I started creating Dragon’s Eye in 2017 after the release of my first indie game, Candlelight, which I shipped on PS4 and Steam. Candlelight was a lighthearted game meant more for children, more specifically my two daughters, and did not revolve around violence or any game design mechanics that relied on micro-transactions or game components that created addiction through usage. I wanted Candlelight to be as pure and innocent as possible.
Dragon’s Eye was the next step in my growth as a creator. As my game creation skills improved, I was able to create more complex gameplay mechanics and environments, all the while keeping with my original goal of recreating a child’s fantasy. For me, this is what games are about – to remind us of a time when our imaginations ran wild with endless possibilities and when life was about having fun exploring the magic in our world.
Gameplay wise, Dragon’s Eye is a combination of exploration, combat, platforming, and light puzzle solving. I’ve really tried to create gameplay similar to the early Zeldas with dungeons and temples being a big part of the story and gameplay while still having a big world to explore with engagement happening around every corner. My design philosophy has always been, create a world full of things to see and explore, not over sized, empty areas where nothing happens.
The art style of Dragon’s Eye was definitely inspired by Disney’s Sleeping Beauty and Don Bluth’s Dragon’s Lair. You’ll see vibrant colors with a painterly art style. I’m not a fan of realistic looking games because they tend to age very poorly and my art skill set is better suited for more simple textures and models.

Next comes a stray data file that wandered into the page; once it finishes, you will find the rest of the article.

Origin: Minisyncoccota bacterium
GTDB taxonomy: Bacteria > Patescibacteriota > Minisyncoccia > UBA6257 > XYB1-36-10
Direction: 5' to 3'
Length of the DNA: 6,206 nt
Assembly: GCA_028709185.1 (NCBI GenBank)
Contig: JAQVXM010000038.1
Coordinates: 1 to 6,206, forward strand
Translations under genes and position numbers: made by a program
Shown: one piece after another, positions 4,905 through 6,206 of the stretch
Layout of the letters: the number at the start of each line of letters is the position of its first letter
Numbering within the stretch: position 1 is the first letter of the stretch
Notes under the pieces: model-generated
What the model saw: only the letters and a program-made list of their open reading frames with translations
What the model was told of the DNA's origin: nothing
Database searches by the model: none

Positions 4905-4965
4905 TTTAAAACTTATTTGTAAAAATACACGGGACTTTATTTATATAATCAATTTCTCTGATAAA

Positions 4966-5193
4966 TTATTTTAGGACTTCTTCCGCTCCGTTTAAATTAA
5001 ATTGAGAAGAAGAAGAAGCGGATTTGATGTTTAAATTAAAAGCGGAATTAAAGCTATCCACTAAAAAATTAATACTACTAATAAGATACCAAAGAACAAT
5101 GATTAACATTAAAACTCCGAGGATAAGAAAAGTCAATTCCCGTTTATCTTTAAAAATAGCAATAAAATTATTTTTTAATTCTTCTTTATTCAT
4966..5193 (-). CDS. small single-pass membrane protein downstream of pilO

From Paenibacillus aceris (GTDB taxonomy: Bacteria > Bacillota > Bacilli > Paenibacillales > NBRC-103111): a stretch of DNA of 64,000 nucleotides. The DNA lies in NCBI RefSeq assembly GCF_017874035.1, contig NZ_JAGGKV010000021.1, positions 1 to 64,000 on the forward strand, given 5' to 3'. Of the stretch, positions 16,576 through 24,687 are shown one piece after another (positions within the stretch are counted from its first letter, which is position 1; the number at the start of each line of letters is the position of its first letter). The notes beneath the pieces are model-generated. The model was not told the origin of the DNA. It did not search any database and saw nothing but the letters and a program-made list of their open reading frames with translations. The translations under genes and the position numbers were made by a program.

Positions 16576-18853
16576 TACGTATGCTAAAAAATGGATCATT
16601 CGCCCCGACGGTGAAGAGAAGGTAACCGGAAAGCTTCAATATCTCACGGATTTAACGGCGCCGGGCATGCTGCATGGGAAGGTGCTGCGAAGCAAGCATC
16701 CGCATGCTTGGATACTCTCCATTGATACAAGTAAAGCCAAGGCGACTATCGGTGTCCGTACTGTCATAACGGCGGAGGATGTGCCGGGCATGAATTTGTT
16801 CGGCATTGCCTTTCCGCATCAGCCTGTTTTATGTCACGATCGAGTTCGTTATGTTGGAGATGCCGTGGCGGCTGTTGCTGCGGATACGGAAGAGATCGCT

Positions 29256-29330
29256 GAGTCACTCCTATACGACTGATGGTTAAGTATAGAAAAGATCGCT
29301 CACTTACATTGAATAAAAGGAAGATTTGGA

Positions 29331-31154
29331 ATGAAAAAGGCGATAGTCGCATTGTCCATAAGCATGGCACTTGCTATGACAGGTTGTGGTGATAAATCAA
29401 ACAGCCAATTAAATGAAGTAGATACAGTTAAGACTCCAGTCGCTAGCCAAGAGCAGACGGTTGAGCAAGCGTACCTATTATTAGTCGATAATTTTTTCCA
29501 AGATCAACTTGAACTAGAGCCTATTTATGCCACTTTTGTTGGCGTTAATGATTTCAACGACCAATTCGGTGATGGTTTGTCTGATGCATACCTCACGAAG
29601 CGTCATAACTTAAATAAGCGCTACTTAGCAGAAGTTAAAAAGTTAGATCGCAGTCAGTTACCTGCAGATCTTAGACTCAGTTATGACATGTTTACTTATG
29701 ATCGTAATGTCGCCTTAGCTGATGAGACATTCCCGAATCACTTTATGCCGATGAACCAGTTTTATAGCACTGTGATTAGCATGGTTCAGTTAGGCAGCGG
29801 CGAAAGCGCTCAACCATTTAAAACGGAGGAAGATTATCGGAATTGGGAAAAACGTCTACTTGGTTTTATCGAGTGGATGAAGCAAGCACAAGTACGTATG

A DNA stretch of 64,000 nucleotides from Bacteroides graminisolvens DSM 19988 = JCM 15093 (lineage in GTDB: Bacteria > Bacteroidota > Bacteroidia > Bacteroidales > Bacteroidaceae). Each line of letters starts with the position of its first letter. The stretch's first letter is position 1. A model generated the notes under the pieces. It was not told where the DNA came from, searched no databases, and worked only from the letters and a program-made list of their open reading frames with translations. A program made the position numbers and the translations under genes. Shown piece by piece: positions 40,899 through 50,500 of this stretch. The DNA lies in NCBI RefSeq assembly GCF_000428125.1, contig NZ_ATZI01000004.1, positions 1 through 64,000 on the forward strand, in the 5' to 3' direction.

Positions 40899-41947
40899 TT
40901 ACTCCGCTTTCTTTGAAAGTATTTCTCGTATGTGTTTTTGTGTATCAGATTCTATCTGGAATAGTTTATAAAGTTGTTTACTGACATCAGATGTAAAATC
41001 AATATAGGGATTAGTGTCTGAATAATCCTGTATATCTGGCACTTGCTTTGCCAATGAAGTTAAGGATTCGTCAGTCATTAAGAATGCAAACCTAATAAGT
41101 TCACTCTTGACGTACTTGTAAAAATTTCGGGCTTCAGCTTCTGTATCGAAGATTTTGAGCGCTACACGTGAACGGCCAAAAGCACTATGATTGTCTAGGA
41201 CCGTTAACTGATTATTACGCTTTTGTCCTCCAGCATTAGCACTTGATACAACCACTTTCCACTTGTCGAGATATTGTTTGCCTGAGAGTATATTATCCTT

One of my biggest issues with many games is that they will look great yet perform poorly. Even worse, look poor and perform poorly. I have spent countless hours, reducing draw calls, creating texture atlases, and designing systems that disable objects when they are not needed or seen. For example, 90% of the environmental pieces are using 2 textures. I also have designed a good system settings screen that should allow pretty much any system to run the game at a minimum of 30fps. PCs with graphics hardware at or above a GTX 1060 should run the game at 60fps at Ultra Settings.
So after 3 years of hard work, lots of design changes, mistakes, and fun times, here is where Dragon’s Eye is currently. I’ve yet to finish the final fight with the dragon or the castle challenges (think Dragon’s Lair with many traps and dangers awaited you!), but there is currently 6-10 hours of gameplay with a ton of systems that play off of each other. I hope you like the progress that has been made on Dragon’s Eye. I would love to hear your thoughts!
Dragon’s Eye is an action adventure game filled with fast paced combat against dangerous creatures in an ever changing open world. Play your way through this adventure as Yen, a brave knight trying to prove his might against Gonti, a dragon that is hellbent on destroying everything in sight.
Time is running out in the land of Northway and Yen is their last hope. Yen’s journey takes him through mysterious lands filled with magical weapons, mythical creatures, wizards, and warriors. Can this brave knight find the three magical sword enchantments and face the dragon before the land is lost forever?
An Ever Changing Open World
The night is more dangerous than the day. The land becomes increasingly more dangerous with each passing day. Random weather changes.
Fast Paced Combat
Directional attacks, dodges, rolls, and blocks against fast attacking creatures. Fight with magical swords with flame, ice, and lightning enchantments.
Time is Running Out
Gonti, the dragon grows more powerful with each passing day. Purge the land of the evil and find the sword enchantments to weaken him.